My forthcoming wedding will – much to my mother’s horror – take place in a country pub rather than a church.
That’s if it goes ahead. Mrs Canavan and I haven’t spoken since Sunday evening when she took umbrage at my failure to purchase milk on my way home from five-a-side football, which meant she couldn’t have porridge the next morning. (“If I start flagging in my 10am meeting with Brian from accounts I’m holding you responsible,” she shouted, jabbing her finger angrily in my direction as she flew out of the house in a rage on Monday morning).
But if our nuptials do proceed, the reason it will be in a pub rather than a place of worship is because I’m a Catholic a few stages further on from lapsed and the last time Mrs Canavan went to church was when her car broke down outside one and she nipped in to ask if anyone had jump leads.
Fortunately, the priest did, though his congregation weren’t best pleased at having to wait for Communion while he tinkered with the starter motor on a Nissan Micra. Worse still, he got a shocking oil stain all over his best cassock.
Wherever you marry, though, I’ve discovered the trickiest part is selecting the readings.
Apparently, you need a minimum of two and then you choose a family member or friend to read them out.
Now Mrs Canavan and I have very different ideas about this. I want to do something daft, like tell a joke or get someone, in deadpan fashion, to recite the lyrics to, say, a Spice Girls song (‘Yo, I’ll tell you what I want, what I really really want’).
But Mrs Canavan seems to be taking it rather more seriously and with the deadline for submitting our chosen readings fast approaching, has appeared in the lounge every evening this week with ‘a few more’ for me to consider.
“What do you think of this one,” she’ll say, suddenly appearing beside the settee as I’m trying to watch a fascinating feature on The One Show about the decline in bumblebee numbers in the Peak District (Matt Baker, solemnly – ‘It is a sad fact that 79 per cent of all adult bees in Derbyshire have been wiped out since 1998’ – before brightening and adding with a smile: ‘but local bee expert Danny Wingbottom is helping take the sting out of the problem’).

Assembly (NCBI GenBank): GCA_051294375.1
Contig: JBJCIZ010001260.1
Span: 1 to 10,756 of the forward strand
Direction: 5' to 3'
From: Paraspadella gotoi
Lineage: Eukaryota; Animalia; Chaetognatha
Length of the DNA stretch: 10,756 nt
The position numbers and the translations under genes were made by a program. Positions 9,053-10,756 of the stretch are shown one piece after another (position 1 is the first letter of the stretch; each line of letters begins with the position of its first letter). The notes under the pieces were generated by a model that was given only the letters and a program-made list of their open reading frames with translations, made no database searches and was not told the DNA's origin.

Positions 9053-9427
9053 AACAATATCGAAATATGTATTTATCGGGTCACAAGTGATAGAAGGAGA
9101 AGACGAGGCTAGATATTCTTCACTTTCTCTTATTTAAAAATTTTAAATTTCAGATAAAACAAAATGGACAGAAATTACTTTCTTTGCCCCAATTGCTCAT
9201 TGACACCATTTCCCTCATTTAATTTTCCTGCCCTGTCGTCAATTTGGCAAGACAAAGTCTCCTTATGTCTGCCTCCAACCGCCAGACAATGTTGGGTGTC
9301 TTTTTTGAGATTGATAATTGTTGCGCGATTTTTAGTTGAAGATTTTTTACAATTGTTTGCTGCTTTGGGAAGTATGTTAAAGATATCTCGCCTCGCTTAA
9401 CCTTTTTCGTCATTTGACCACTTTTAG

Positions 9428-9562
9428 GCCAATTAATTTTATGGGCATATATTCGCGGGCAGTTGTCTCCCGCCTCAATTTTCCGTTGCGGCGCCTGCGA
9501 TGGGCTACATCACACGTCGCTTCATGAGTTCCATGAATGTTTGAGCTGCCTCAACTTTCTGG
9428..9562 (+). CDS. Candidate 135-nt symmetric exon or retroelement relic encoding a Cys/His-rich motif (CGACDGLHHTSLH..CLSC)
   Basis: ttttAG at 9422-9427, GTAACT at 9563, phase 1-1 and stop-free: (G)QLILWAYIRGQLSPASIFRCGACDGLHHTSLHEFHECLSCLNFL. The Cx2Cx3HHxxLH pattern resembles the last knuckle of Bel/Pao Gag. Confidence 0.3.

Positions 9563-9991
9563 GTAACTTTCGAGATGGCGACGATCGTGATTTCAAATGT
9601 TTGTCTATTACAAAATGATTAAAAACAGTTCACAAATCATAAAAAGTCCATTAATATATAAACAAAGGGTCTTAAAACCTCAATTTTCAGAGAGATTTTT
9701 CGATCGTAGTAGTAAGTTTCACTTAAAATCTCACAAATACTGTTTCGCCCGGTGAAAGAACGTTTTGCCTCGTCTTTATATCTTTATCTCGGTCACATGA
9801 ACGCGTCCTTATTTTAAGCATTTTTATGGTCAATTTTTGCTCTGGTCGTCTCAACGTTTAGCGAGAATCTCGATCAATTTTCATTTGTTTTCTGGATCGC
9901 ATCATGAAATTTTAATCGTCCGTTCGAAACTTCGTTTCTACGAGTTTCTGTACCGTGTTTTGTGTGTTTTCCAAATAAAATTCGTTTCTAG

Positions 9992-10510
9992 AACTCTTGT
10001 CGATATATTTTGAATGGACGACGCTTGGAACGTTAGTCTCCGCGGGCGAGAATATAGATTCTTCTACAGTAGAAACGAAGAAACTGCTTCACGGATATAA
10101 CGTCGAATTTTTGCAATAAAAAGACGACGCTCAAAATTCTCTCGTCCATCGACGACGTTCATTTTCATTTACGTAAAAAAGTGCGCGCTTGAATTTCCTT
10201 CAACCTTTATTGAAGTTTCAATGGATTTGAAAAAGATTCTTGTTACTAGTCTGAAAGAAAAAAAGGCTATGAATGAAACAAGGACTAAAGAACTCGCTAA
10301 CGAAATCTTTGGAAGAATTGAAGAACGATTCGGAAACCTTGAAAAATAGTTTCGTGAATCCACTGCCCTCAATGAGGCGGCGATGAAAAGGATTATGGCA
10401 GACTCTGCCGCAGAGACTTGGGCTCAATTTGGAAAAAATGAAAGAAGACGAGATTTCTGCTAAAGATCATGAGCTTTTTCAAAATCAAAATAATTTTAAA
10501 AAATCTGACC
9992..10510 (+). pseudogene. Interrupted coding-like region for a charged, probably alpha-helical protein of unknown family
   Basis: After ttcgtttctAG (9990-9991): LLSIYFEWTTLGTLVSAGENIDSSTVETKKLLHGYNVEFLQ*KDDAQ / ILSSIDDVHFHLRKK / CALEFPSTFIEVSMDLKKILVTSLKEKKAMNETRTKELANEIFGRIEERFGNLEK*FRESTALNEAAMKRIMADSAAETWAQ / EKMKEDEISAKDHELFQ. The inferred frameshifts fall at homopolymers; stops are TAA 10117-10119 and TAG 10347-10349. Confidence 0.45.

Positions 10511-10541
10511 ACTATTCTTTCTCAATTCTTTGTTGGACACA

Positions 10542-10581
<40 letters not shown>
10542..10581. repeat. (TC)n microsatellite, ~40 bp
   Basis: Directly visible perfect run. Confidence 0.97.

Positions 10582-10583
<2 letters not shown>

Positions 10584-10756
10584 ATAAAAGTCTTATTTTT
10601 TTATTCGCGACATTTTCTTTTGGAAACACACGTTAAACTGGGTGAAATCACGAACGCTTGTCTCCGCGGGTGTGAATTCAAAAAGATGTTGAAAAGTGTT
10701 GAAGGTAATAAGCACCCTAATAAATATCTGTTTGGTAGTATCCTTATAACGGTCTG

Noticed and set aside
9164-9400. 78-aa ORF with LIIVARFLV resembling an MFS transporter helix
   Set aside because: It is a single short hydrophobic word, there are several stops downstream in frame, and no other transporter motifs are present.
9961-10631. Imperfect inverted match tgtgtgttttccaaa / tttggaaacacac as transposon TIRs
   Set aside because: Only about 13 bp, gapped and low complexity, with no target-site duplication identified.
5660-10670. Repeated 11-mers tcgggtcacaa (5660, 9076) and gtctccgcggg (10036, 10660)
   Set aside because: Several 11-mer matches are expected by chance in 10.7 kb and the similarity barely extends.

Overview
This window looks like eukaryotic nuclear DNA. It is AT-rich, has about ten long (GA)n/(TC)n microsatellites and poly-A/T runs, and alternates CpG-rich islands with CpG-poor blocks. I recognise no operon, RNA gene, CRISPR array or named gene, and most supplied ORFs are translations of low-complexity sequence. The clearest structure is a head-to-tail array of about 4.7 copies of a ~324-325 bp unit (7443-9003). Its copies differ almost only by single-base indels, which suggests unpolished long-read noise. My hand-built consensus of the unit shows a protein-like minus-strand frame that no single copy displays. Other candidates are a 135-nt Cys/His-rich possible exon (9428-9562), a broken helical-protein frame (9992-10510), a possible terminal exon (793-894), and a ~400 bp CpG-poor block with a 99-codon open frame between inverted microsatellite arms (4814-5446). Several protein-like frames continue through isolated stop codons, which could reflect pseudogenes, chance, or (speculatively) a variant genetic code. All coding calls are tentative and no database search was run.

So Mrs Canavan stands there with reading in hand and ignoring the fact that I’ve rolled my eyes and turned the volume on the tele up, she’ll adopt a strange, solemn voice and begin: “Marriage is not a house or even a tent; It is before that, and colder; The edge of the forest, the edge, Of the desert; The unpainted stairs. At the back where we squat; Outside, eating popcorn; The edge of the receding glacier, Where painfully and with wonder; At having survived even; This far; We are learning to make fire.”
She pauses for a moment and says “well?’
‘Erm, I’m not sure,’ I’ll respond, ‘I think it depends on whether the bumblebee can adapt to the Peak District’s harsh moorland.’
It turns out this isn’t the answer she is looking for, a fact confirmed by the smack I receive across the forehead.
Undaunted, she’ll say ‘what about this one then’ and launch into an epic poem that I’m guessing is called Maybe and contains lines like “Maybe… we are supposed to meet the wrong people before meeting the right one so that, when we finally meet the right person, we will know how to be grateful for that gift.”
My ears prick up when she gets to one stanza that starts “Maybe… you shouldn’t go for looks; they can deceive. Go for someone who makes you smile, because it takes only a smile to make a dark day seem bright.”
So basically she’s saying I’m not easy on the eye but I can tell a decent gag. I’m not sure how I feel about that.
There have been many other suggestions, something from the novel Captain Corelli’s Mandolin (“Love is not breathlessness, it is not excitement, it is not the promulgation of promises of eternal passion” … come again?) and even something from Winnie The Pooh (“Pooh, promise you won’t forget about me ever, even when I’m 100”).
Losing the will to live I have told her she can choose whatever she likes.
The downside is that the readings at my wedding will be awful; the upside that, with Mrs Canavan satisfied with my answer and exiting the lounge, I got to find out, via a relieved Matt Baker, that the bumblebee population in Derbyshire is now on the increase.
I’ll be asking everyone questions on this later
I came across this wonderfully impenetrable piece of writing on the internet the other day.
Spotted by the Institute of Scientific and Techincal Communicators – an organisation that promotes technical communication – it is from an aircraft electronics manual and ticks just about every box in the ‘how not to write’ category.
Concentrate now, it goes…
“The internal guidance system uses deviations to generate corrective commands to fly the aircraft from a position where it is to a position where it isn’t. The aircraft arrives at the position where it wasn’t, thus, the position where it was is the position where it isn’t.
“In the event that the position where it is now is not the same as the position where it originally wasn’t, the system will acquire a variation (variations caused by external factors and discussion of these factors is beyond the scope of this simple explanation).”
Got it? Me too.
...still got the magic touch
I saw an old Morecambe and Wise routine during the week that made me smile.
Ernie comes on stage with some bongos.
Eric: What are they?
Ernie: They’re bongos.
Eric: Well you’d better give him them back then.